It doesn't take long navigating Singapore Inc to bump into a Lee. There's even one on the board of the SGX bidding $8.1 billion to buy the ASX, the deal known as Project Avatar. That's Lee Hsien Yang, the youngest son of former long-time prime minister and Singapore's ''philosopher-king'', Lee Kuan Yew.
A shy man, Hsien Yang knows Australia well enough, though those who have dealt with him say he struggles with our robust press and public life. He was for 12 years the CEO at Singapore Telecom, which bought Optus on his watch in 2001, the last time economic nationalism flared with such fervour over a controversial Singapore Inc purchase of a strategic Australian asset.
Like the SGX now, Lee and SingTel were hammered. Australian critics cried ''national interest'' about the farm being sold to Asian autocrats, but ultimately the deal got done. Two things helped: that the seller was a foreign company, Cable and Wireless of Britain, and that the deal did not require parliamentary approval.
The ''Singapore premium'' helped too. SingTel's $14 billion was a lot for a company that had made just $400 million. But even though Lee Hsien Yang was lavishly spending Singaporeans' money in Australia, because of who he was few Singaporeans dared take him on back home.
Singapore Inc and the Lees were on their best legal behaviour, resisting their infamous instinct to sue anyone who dares criticise them. But most of that criticism was outside Singapore. The Lees tend to bring their cases in Singapore, where a win seems guaranteed.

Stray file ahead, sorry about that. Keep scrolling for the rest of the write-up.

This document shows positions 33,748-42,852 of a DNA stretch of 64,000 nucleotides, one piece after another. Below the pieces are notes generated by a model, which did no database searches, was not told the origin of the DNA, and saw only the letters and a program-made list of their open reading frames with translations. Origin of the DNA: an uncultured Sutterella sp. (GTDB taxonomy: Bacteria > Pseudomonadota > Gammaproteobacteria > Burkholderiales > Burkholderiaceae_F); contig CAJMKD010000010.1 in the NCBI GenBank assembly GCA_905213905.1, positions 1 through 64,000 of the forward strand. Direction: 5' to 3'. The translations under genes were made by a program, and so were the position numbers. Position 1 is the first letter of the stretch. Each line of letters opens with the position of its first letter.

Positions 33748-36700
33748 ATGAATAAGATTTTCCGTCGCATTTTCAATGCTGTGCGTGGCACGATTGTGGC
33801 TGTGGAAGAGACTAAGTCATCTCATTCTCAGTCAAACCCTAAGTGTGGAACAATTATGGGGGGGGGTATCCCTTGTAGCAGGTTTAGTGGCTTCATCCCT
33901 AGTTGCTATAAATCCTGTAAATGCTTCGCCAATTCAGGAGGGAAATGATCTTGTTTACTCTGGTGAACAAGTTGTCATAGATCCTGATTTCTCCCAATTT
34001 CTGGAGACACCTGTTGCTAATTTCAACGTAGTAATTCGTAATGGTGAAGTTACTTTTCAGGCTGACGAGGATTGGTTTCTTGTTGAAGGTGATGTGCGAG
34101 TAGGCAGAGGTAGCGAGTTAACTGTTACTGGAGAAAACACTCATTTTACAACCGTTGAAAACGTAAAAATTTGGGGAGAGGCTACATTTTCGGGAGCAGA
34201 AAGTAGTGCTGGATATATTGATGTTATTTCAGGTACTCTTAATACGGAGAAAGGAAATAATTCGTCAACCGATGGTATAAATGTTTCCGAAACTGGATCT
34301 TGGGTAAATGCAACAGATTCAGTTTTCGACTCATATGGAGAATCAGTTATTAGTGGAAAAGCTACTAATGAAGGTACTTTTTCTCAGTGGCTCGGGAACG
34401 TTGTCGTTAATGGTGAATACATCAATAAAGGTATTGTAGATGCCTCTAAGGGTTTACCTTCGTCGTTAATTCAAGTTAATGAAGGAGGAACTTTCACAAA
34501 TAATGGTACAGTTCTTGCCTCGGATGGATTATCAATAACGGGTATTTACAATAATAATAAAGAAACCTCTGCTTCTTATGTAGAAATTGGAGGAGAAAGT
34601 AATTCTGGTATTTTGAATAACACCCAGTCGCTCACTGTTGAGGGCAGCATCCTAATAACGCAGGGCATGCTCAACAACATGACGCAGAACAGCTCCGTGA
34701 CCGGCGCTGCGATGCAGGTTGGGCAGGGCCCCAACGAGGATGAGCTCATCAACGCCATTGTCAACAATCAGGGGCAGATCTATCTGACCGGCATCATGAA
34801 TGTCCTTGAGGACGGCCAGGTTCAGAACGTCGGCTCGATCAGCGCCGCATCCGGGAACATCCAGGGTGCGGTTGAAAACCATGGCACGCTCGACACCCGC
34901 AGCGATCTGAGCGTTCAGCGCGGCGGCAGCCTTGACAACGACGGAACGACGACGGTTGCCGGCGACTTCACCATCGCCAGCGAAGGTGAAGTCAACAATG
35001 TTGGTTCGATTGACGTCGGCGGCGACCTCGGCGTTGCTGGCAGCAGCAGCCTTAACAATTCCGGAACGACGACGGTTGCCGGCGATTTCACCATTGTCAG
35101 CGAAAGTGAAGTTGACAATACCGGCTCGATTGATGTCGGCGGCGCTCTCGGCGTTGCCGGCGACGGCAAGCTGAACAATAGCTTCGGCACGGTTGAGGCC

SingTel-Optus's major shareholder is Temasek Holdings, which by some estimates - such as the US government's - controls as much as half the Singaporean economy. Temasek is the leviathan state-owned investor run by Hsien Yang's sister-in-law, Ho Ching, and serves as a key lever in Singapore's economy.
Indeed, many analysts argue that Temasek's over-arching influence in Singapore's economy deters the genuine grass-roots entrepreneurism of say, a Hong Kong, and that Temasek's breadth is too wide and its pockets too deep to spark genuine competition and reform. Singapore has a great many things, but a vigorous competition commission is not one of them.
Ho Ching's record is patchy, and her dealmaking controversial elsewhere in the region, notably in Thailand, where its $4 billion 2006 purchase of then Thai prime minster Thaksin Shinawatra's telecoms and media empire precipitated a coup, Thaksin's ouster, four years of political turmoil, a $2 billion paper loss and a legal stoush with the current government angling to take the Thaksin empire back.